Western Box Turtle

STATUSNear Threatened

COMMON NAME (SCIENTIFIC NAME)Terrapene ornate

DIETSnails, worms, insects, spiders, frogs, snakes, lizards, small mammals, carrion and plants

RANGEGrasslands of South Dakota through Illinois and southward to Arizona and Texas

HABITATPrairies, forests and glades

Western Box Turtle

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Program and General Information

The Ornate Box Turtle is a species of turtle that inhabits mainly the Midwest of the United States, typically in terrestrial, prairie, or grassland regions. These turtles are normally 4 to 5 inches in length and are characterized by their dome-like, dark brown shell with flashy yellow lines stemming from the center. As omnivores, their diet may consist of anything from earthworms to grasshoppers, but may extend to various types of vegetables, fruits, and berries. Their life cycle begins with mating the spring, with the females having 1-2 clutches of eggs per year, consisting of 1-8 eggs each. These turtles have a 70-day incubation period, are typically 3 cm when hatched, and will mature in 7-8 years. This species faces challenges from human activities, including agriculture, urbanization, and the pet trade..

Common Physical Features

The carapace of the Western box turtle is less domed than that of other box turtle species and it looks a bit flattened. For both sexes, the length of the carapace is 4-5 inches on average, with the females being larger compared to males.. The coloration of the carapace is usually black or dark brown with yellow striping. The face and forelegs may have a reddish tint. They may also have dark brown, green, or grey coloring on their limbs and head. Eye color is usually red in males and yellow/brown in females.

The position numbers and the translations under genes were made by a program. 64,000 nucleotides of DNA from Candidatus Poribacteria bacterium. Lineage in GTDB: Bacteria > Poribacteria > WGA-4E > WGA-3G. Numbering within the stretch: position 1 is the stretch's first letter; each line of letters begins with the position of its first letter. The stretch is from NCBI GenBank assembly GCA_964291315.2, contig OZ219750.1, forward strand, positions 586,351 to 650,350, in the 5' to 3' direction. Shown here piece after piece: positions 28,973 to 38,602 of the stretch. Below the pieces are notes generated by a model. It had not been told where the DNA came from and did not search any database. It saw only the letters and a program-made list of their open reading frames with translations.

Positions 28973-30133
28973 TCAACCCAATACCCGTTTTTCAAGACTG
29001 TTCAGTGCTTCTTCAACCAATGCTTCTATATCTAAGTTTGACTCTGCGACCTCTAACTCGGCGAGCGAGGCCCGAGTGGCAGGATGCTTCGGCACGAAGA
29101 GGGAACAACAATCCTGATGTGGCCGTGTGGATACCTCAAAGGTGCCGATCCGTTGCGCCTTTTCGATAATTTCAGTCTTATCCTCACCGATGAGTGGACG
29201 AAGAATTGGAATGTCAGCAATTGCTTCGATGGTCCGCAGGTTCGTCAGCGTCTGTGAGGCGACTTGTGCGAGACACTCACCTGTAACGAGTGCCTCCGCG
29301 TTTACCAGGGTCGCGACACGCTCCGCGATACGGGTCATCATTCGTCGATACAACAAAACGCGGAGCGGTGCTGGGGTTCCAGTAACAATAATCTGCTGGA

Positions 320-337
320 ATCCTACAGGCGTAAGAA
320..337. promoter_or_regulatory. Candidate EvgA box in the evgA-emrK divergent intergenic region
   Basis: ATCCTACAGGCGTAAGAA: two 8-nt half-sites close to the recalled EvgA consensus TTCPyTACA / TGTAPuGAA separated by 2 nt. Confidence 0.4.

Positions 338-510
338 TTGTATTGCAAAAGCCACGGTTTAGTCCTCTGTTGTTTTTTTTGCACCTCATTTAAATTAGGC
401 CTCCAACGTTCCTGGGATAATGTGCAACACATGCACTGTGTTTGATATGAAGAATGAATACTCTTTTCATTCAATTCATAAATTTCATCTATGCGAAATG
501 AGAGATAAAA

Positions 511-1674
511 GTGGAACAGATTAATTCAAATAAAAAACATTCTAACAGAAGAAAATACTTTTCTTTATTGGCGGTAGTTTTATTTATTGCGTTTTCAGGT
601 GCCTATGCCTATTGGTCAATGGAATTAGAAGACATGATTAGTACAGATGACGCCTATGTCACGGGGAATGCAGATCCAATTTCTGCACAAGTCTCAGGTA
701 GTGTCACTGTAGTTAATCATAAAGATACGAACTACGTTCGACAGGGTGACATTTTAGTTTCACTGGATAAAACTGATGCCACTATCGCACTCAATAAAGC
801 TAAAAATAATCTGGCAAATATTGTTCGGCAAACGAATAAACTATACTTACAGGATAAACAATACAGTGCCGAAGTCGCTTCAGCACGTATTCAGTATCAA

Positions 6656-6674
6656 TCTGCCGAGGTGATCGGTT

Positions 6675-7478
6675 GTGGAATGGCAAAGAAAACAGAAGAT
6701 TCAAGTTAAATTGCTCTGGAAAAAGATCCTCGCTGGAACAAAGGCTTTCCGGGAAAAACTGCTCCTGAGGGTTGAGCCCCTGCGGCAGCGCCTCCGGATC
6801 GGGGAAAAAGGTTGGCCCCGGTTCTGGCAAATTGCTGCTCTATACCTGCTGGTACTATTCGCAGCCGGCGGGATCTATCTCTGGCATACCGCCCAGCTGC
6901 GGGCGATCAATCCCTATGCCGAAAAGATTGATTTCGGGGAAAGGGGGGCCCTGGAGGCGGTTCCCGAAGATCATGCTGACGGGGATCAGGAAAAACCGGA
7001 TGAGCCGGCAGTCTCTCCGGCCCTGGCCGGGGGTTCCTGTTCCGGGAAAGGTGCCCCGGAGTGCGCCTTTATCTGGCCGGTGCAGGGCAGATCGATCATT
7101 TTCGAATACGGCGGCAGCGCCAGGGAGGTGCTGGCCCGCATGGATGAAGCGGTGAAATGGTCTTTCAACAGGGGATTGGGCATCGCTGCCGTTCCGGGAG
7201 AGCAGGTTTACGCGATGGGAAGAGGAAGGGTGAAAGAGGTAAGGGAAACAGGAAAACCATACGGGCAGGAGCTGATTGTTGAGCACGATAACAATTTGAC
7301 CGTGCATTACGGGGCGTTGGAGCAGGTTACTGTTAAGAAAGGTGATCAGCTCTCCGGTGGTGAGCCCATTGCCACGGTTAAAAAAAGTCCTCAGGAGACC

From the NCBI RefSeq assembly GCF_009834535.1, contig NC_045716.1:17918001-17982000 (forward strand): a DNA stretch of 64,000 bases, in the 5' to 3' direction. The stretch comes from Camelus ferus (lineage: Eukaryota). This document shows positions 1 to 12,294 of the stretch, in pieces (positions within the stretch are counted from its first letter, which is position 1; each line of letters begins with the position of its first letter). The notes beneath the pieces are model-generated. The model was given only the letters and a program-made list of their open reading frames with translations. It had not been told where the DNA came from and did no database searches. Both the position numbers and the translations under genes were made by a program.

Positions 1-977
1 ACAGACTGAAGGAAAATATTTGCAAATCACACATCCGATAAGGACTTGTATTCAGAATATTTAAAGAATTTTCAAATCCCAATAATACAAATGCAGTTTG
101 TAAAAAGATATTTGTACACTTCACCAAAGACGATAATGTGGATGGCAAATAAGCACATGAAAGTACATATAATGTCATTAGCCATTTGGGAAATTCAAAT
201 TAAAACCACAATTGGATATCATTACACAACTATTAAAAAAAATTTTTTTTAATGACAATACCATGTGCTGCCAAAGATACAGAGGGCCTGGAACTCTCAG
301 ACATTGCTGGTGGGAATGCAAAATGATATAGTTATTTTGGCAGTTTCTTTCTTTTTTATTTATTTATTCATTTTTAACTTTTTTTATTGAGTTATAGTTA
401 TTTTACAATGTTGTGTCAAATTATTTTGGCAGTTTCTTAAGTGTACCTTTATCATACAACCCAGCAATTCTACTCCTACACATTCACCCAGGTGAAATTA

Most male western box turtles reach sexual maturity when their plastron is 10-11 cm long. For females, the number is 11-13 cm. Males are usually 8-9 years old at this point, while females normally do not reach sexual maturity until they are 10-11 years of age.

Habitat and Global Range

Western box turtles are found in central and western United States and the adjoining areas of northern Mexico. You can find them from the Rocky Mountains to the Mississippi, in the Sonora Desert and northwards up to South Dakota and Wisconsin. They prefer desert or semi-desert areas in an arid climate with high temperatures, low humidity, and cool soil, or in waterways within these areas. These animals may actually limit themselves to a range about the size of a football field if their habitat and resources do not fluctuate.

Western box turtles live on prairies and in deserts, depending on subspecies. It usually spends it whole life in a small area (less than a few acres). In the fall, the western box turtle will dig a shallow hole to hibernate in during the winter.

Diet

In the wild, the western box turtle chiefly lives on insects, spiders, worms, carrion and berries. It is known to catch beetles, grasshoppers and caterpillars.

Behavior and Life Cycle

After a female box turtle matures, it will typically lay 3-6 eggs, each of which are thin-shelled eggs. Unlike most species, the eggs are laid and left unguarded. Females of this species can store sperm for several years and produce fertile offspring up to four years after copulation.

Mating usually takes place in the spring. Each year, females will usually have 1-2 clutches of eggs, which consist of 1-8 eggs. These eggs are white, brittle, and incubate for 70 days. When hatched, they are about 3 cm in size. The nests for these eggs are in well-drained places and are not too deep, about 5-6 cm.

These turtles hibernate from October to March. Box Turtles have a hinged plastron which allows them to close their shell completely when they feel threatened.

Fun Facts

  • These turtles can curl up their limbs and hinged plastron to basically seal their shell.
  • These turtles are the state reptile of Kansas.

Conservation Messaging

Invasive species such as the Red-Eared Slider put the Western Box Turtles at risk. Red-Eared Sliders compete with box turtles for food, shelter, and nesting sites. Many people who have Red-Earned Sliders as pets have released them into the wild, resulting in a large invasive population. Habitat destruction and fragmentation also put the box turtle at risk. Many state protect their native box turtles and do not allow collection.

It is important to increase awareness about this trade of turtles that is taking place. Since certain states are thinking about banning this collection, it would be beneficial to encourage people to write to their state lawmakers.